They Won’t Get Away With This

Print Friendly, PDF & Email

With the Obama Administration we’re learning that it’s often two steps forward one step back.

Will you give us the support we need to keep pushing them forward? Click here to become an official Colombia Acompañante today!

Just weeks after State Department officials stood up for Afro-Colombian rights by helping to stop the eviction of the La Toma community, they decided—despite glaring evidence to the contrary—to certify that the Colombian government was meeting the human rights conditions tied to a portion of the millions of dollars in military aid that the United States gives every year. With a new government in Colombia, what they really needed to do was send a strong message that the types of abuses that have gone on in recent years will not be tolerated anymore, but they chose not to do so again.

Now, while we are infuriated, we are not down, because we know that with your help they won’t get away with this. Click here to support our efforts to hold our government accountable!

We are motivated right now by the knowledge that through sending thousands of messages from activists like you, and working with our Colombian and U.S. human rights partners to present evidence of human rights abuses, we’ve put the heat on our government to think carefully about a decision that in the past they’ve made lightly. While they did certify, they also had to publicly announce concerns about lack of progress in bringing soldiers and officers to trial for killing civilians, and the illegal wiretapping and targeting of human rights defenders and journalists.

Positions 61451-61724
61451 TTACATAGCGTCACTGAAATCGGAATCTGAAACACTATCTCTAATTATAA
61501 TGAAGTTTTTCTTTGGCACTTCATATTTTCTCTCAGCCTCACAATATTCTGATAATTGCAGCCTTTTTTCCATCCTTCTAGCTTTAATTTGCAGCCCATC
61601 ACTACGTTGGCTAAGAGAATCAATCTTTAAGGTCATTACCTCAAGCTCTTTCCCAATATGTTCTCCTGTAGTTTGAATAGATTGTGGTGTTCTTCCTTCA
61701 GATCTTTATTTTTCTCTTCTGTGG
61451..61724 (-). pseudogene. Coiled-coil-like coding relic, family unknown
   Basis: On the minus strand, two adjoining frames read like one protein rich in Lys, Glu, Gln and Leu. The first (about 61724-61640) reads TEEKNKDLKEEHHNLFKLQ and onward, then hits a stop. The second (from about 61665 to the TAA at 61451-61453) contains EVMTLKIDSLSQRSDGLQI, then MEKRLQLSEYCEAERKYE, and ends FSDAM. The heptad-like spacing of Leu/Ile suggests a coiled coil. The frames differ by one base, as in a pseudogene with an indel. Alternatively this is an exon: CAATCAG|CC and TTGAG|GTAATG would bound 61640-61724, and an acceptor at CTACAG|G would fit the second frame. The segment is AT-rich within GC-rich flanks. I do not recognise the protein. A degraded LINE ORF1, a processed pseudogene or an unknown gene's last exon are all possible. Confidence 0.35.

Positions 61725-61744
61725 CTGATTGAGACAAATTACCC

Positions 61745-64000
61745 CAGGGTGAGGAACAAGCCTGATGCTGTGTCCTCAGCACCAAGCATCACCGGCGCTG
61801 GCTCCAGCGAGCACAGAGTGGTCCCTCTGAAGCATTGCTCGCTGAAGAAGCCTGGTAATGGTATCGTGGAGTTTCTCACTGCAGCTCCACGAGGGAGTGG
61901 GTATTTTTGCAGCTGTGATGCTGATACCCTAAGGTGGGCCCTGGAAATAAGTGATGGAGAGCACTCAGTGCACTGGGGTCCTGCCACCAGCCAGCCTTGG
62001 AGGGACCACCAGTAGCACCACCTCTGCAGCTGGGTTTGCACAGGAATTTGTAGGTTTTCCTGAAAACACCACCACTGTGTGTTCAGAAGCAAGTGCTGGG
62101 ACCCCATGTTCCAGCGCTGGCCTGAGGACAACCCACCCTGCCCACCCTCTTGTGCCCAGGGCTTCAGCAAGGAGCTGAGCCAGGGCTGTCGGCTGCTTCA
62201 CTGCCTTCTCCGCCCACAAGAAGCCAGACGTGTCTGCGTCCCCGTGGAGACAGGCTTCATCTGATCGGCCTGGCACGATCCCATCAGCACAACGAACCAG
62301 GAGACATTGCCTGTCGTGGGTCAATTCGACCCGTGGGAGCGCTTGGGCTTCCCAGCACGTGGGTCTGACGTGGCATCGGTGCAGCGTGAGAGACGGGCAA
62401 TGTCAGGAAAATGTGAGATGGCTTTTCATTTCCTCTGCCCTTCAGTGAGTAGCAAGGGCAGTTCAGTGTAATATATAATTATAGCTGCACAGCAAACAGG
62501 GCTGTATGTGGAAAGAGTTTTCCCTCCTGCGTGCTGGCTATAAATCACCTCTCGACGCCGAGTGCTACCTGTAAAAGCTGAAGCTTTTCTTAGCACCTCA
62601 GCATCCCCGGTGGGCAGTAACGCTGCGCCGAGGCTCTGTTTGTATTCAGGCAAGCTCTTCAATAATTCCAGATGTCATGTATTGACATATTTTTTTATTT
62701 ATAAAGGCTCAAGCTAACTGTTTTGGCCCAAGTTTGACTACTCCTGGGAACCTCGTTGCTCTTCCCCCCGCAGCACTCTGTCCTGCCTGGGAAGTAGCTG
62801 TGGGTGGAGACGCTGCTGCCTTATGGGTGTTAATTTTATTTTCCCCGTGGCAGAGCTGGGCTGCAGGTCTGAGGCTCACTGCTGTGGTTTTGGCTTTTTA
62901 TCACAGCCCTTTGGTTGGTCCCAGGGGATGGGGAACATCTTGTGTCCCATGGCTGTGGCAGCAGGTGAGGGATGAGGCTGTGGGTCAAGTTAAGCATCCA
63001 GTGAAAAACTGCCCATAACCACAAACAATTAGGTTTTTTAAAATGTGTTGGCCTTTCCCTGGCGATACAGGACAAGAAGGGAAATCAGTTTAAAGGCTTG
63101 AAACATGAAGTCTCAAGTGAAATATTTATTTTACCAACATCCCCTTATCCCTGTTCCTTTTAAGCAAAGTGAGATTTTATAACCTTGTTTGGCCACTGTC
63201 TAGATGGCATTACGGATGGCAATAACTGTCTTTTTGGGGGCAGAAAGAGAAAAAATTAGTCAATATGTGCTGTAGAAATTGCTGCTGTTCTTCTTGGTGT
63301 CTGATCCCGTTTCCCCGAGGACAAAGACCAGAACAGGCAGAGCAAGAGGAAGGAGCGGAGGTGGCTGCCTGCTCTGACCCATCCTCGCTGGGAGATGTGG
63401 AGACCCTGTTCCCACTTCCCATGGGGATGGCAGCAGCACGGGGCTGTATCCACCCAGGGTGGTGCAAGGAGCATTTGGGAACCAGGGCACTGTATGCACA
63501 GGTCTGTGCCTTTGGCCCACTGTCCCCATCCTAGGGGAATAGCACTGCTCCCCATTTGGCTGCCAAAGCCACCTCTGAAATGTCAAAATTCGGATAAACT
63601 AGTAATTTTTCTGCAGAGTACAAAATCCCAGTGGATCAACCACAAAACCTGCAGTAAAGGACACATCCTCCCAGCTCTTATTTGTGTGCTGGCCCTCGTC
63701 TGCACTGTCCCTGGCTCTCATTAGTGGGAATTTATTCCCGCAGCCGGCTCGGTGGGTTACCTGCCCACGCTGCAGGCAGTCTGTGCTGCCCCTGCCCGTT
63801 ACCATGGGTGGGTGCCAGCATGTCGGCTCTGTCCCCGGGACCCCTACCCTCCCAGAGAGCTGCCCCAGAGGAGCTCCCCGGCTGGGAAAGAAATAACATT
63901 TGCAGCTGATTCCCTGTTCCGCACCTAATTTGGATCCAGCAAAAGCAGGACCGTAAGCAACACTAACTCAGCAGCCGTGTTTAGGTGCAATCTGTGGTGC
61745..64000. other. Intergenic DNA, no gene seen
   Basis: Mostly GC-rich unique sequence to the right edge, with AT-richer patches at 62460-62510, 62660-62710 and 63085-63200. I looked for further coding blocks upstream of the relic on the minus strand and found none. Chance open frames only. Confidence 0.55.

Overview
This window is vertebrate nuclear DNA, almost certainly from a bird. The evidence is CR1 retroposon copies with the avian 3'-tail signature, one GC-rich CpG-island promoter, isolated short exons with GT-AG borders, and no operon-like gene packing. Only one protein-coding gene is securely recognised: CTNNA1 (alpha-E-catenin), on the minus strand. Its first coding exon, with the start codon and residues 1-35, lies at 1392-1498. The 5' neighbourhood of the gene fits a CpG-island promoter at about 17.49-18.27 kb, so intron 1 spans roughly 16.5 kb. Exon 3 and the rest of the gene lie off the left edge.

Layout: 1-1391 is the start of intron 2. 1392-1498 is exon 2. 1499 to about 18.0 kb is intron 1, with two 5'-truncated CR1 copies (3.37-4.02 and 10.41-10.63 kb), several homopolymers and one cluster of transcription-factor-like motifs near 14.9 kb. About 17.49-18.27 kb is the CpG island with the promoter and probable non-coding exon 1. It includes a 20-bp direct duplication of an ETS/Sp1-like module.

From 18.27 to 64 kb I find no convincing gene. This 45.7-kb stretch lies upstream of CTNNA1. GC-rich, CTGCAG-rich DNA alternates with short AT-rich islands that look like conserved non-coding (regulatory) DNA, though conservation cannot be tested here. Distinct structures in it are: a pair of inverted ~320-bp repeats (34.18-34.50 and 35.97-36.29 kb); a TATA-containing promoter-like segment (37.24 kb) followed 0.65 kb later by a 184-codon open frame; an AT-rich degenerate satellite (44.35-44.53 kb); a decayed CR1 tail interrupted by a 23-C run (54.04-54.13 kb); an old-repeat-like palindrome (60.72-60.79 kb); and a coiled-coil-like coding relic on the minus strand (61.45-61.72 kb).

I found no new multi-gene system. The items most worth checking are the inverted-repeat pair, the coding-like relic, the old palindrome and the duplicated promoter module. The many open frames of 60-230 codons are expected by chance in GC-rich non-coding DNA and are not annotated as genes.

Still, that’s not nearly enough. So, we’re already on to the next step, asking Congress to hold up this military aid until there are real advances and saying to the State Department: put your money where your mouth is.

But we can’t do it alone. If you haven’t become a Colombia Acompañante yet, please click here!

This month, we’re ratcheting up the pressure by working with our partners to bring Colombian activists to DC—like a leader of the San José de Apartadó peace community, which has had hundreds of its members assassinated and still has not seen justice for these crimes—to give firsthand accounts to U.S. officials of exactly why they must hold the Colombian government accountable. These types of coalition efforts really make a difference in swaying the hearts and minds of our policymakers, but they would not be possible without your support.

Thank you for standing by us and for sustaining our work as a Colombia Acompañante today!